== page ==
Tuesday, April 7, 2015



OUTLANDER is back!! And that was a LONG wait, but oh, so worth it!

I think I’d like, first, to address the elephant in the room.

While I’ve been excited for months to see this particular episode, I’ve also been nervous about it. I knew that even if it were handled as sensitively as possible, the scene where Jamie ‘disciplines’ Claire for putting the group in mortal danger would upset many viewers. It certainly has upset many readers over the years, and I’ve had more than one discussion with other Outlander readers about that scene.

In my opinion the scene was handled very well. It is a difficult scene whether you’re reading it, or watching it. I’ve read this book multiple times and knew exactly what to expect but it didn’t make the apprehension any less. But what occurs is true to the historical times in which the story is set, and while our Twenty-First sensibilities and (rightfully held) beliefs make us want to yell at the TV or the book, it doesn’t change that this behavior is historically accurate. Claire put everyone in danger when she wandered off, thus allowing herself to be captured by the English soldiers. For Diana Gabaldon to have handled it any differently would have been an anachronism.
Having said that, and more on it will be addressed in a moment, the rescue was fun to watch. Black Jack was dripping with evil. He asked Jamie how his “handiwork is looking,” referring of course to the horrendous scarring on Jamie’s back. Jamie’s simple answer, “Fine,” was perfect, as he refused to play into his hands. As Randall is poised to rape Claire, he says to her, “We have an audience,” then asks Jamie if he’d like to join them. Jamie doesn’t respond to these taunts as he manipulates the situation so that he can get Claire out of there. While this scene is in itself a great plot point, it also shows more of the evil that is Jonathan Randall.

Once Jamie and his merry men have rescued Claire from the clutches of the evil man, we see the vicious argument between Jamie and Claire, the one that leads us to the later spanking. After each hurls at the other every nasty word possible, there is a moment of clarity and we can see the intense pain in their faces. Neither can believe the words that were thrown at one another. They both tearfully apologize and forgive one another. It is at this point that I think their growing love for one another is revealed.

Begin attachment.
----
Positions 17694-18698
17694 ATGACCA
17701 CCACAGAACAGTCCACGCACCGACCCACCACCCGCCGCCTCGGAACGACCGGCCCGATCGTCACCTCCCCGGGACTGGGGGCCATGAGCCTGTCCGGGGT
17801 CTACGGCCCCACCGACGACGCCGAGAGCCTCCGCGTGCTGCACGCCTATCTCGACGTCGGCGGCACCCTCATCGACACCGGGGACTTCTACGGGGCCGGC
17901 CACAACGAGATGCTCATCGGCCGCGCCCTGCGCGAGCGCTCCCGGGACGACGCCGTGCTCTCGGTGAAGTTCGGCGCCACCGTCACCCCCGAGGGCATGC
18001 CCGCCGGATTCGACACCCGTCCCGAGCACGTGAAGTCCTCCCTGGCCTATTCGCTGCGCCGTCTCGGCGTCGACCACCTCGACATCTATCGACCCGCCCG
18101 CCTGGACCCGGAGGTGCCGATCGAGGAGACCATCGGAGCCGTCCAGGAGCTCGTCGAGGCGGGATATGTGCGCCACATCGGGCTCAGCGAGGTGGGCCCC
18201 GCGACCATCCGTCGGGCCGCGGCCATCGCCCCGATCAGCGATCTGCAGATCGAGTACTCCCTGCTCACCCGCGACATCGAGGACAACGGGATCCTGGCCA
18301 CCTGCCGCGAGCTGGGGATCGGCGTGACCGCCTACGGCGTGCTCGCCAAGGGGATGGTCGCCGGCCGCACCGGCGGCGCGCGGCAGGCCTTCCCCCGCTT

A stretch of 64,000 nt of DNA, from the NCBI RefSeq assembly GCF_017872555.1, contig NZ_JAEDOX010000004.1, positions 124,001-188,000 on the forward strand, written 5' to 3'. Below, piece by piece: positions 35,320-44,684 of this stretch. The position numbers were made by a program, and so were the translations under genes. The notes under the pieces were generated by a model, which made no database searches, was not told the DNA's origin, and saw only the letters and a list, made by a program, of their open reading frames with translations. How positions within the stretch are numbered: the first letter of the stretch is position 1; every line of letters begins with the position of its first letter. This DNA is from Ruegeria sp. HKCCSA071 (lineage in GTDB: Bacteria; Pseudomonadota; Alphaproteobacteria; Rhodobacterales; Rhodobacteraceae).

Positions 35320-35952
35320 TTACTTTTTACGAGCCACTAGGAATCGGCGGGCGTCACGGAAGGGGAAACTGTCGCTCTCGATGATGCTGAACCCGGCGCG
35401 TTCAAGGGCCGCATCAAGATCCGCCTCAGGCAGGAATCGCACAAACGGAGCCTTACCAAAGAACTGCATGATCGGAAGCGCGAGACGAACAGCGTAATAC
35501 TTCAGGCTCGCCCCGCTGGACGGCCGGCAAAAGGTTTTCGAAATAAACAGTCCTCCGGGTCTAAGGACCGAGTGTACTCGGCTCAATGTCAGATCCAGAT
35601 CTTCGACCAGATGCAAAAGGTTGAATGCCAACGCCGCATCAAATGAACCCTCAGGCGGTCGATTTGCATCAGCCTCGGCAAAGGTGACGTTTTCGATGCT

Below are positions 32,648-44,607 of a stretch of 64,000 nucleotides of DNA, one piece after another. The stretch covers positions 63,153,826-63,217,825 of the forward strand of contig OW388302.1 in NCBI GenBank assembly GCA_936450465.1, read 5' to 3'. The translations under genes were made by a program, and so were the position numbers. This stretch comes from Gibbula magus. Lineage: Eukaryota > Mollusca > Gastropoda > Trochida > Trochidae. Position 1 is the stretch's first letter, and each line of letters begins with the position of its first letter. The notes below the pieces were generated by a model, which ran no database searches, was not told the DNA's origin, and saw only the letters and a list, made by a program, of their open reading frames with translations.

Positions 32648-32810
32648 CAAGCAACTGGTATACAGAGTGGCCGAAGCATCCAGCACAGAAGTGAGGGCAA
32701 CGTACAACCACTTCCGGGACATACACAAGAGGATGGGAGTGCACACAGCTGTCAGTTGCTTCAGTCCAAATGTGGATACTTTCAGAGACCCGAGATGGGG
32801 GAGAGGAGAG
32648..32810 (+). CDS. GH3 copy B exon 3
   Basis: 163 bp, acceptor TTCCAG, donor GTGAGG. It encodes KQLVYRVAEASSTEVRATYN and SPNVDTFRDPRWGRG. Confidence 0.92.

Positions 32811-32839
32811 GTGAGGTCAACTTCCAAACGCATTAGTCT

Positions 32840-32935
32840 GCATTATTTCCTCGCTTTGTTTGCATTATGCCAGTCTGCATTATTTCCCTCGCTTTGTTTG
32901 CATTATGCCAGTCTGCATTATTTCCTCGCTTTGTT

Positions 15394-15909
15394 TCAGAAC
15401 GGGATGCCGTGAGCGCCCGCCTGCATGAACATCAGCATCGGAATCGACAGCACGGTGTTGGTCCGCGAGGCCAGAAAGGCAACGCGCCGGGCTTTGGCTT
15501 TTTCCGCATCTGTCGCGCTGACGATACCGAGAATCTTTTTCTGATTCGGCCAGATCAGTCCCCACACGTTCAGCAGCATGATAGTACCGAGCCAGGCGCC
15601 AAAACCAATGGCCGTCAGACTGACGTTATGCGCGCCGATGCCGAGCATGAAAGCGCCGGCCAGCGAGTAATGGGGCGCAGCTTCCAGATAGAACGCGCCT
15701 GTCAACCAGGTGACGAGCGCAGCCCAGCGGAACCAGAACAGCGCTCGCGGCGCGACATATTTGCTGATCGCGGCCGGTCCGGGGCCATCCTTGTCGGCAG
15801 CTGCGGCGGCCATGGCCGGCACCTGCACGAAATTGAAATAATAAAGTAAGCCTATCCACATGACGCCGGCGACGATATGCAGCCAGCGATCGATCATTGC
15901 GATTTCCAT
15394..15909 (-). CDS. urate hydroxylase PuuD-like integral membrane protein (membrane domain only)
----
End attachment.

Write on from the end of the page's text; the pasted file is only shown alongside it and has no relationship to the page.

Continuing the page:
Poor Claire. At the tavern everyone talks right over her, no one listens to her words of gratitude for her rescue. She will be invisible until Jamie metes out the expected punishment. "She doesn’t understand what she may have cost us,” Murtagh tells Jamie, who agrees and answers, “Aye and she needs to.”
Before Jamie does what he feels he must do he tells Claire, “Your actions put all the men in jeopardy.” No one more than Jamie, who is in much greater danger from Randall now that he knows where he is. Then, “If a man among us had put the rest of us in danger as you did they likely would have... been flogged, if not killed outright.” But as his wife, it is his duty to mete out the punishment. There’s that uncomfortable bit of historical accuracy.

An icy fall-out follows the punishment, with Jamie spending some nights on the floor. But after he brokers a peace between Colum and Dougal, following Colum’s anger about the men raising money for the Jacobites, Jamie takes their example back to his marriage. In a beautiful scene he tells Claire that just because something has always been done a certain way, eg. husband disciplining wife, it doesn’t mean it always must be that way. He gets down on his knees and pledges his fealty to her, and in a heart wrenching moment she reaches out to him, laying her hand on his heart, and forgives him. The looks on their faces right here!! Many viewers say it was lust, but the way they looked at one another wasn’t lust, it was love. It takes a strong love to be able to forgive what happened, and here we have the first signs of a profound love that carries through eight (and counting) books.

BUT, it is at this point in the book, and TV series, that in many ways Claire truly becomes one of them. Each time I read the book, it isn’t until the after all of this and their reuniting that I feel Claire really feels connected to Jamie and loyal to not only him but the people of the place and time. It’s definitely a turning point. A huge one.

Jamie and Claire will need that strong love to get them through all that still awaits them. This second half of the season promises to be quite a ride.

This week’s rant:  That scene by the river with Laoghaire isn’t in the book, and I wasn’t pleased by its addition. To show Jamie as tempted by her at this stage of his marriage is wrong, because he wouldn’t have been tempted. The look of lust and wanting on his face isn’t in line with his character nor where his character is by this time in the story. He is in love with Claire and committed to her. I wish they hadn’t felt the need to add this new scene.

Slàinte mhath!

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